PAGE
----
Influence of common variants in the CETP, LPL, HL and APO E genes on LDL heterogeneity in healthy, middle-aged men.
Skoglund-Andersson C., Ehrenborg E., Fisher RM., Olivecrona G., Hamsten A., Karpe F.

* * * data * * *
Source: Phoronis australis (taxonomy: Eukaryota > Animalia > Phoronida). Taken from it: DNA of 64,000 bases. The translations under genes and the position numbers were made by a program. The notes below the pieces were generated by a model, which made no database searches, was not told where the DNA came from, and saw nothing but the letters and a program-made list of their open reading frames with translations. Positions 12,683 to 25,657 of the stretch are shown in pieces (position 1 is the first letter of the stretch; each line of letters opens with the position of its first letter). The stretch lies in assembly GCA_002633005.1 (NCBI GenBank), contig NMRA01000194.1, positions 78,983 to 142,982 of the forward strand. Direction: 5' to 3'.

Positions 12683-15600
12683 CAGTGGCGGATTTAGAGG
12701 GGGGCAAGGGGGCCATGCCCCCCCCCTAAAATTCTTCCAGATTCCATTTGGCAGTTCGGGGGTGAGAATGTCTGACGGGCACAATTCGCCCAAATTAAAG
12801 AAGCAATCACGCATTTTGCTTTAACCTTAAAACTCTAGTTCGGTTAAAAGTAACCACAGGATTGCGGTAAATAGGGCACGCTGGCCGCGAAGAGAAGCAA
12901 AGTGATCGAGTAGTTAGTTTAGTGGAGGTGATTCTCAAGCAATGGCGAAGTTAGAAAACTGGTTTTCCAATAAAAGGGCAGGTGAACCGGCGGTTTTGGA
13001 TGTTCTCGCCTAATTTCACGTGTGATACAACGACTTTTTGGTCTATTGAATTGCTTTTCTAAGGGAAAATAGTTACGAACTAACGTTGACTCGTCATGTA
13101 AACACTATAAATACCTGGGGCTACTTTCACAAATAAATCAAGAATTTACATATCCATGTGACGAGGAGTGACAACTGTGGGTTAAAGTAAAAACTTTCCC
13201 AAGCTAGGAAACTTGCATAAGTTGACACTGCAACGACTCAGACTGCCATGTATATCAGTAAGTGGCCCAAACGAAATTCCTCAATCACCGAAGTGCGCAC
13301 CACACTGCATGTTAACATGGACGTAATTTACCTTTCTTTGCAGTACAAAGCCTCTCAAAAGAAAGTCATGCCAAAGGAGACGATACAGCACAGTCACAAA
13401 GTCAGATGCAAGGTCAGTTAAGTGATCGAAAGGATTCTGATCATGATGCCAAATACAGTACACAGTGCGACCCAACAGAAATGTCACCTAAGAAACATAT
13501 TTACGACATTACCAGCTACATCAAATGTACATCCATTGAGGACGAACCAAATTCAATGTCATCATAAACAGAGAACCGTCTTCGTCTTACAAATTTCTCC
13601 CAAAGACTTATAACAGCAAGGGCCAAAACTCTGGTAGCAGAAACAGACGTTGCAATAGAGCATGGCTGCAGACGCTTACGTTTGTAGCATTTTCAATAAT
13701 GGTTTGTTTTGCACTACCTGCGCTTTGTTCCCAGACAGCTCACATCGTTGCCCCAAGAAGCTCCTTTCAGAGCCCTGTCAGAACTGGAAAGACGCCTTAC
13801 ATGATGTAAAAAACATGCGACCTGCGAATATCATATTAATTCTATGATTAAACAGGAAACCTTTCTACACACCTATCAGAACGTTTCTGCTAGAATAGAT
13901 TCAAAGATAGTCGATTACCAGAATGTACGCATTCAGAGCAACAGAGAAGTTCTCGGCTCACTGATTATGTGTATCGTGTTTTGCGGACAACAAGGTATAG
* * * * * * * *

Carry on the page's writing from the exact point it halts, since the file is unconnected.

Low density lipoprotein (LDL) particle size is a genetically influenced trait associated with coronary heart disease (CHD). This study investigates the effects of genetic variation in plasma factors with important roles in lipoprotein metabolism on LDL heterogeneity. Common variants in the cholesteryl ester transfer protein (CETP-629C/A), lipoprotein lipase (LPL S447X), hepatic lipase (HL-480C/T) and apolipoprotein E (apoE e2/e3/e4) genes were studied in relation to LDL particle size distribution in 377 healthy, middle-aged men. A high-resolution polyacrylamide gradient gel electrophoresis technique was used to measure plasma concentrations of four LDL subfractions. The CETP-629A and LPL 447X alleles were associated with moderately increased LDL peak particle size. In contrast, the apoE e4 allele was associated with a marked reduction in LDL peak particle size and an increased relative proportion and plasma concentration of small, dense LDL. An interaction between the HL-480C/T and apo E polymorphisms contributed significantly to increased plasma concentration of small, dense LDL (LDL-III) in HL-480T carriers. In summary, the investigated polymorphisms were associated with diverse effects on the LDL particle size distribution, consistent with respect to protein function and proposed association with CHD risk. The observed associations were further modulated by gene-gene and gene-environment interactions.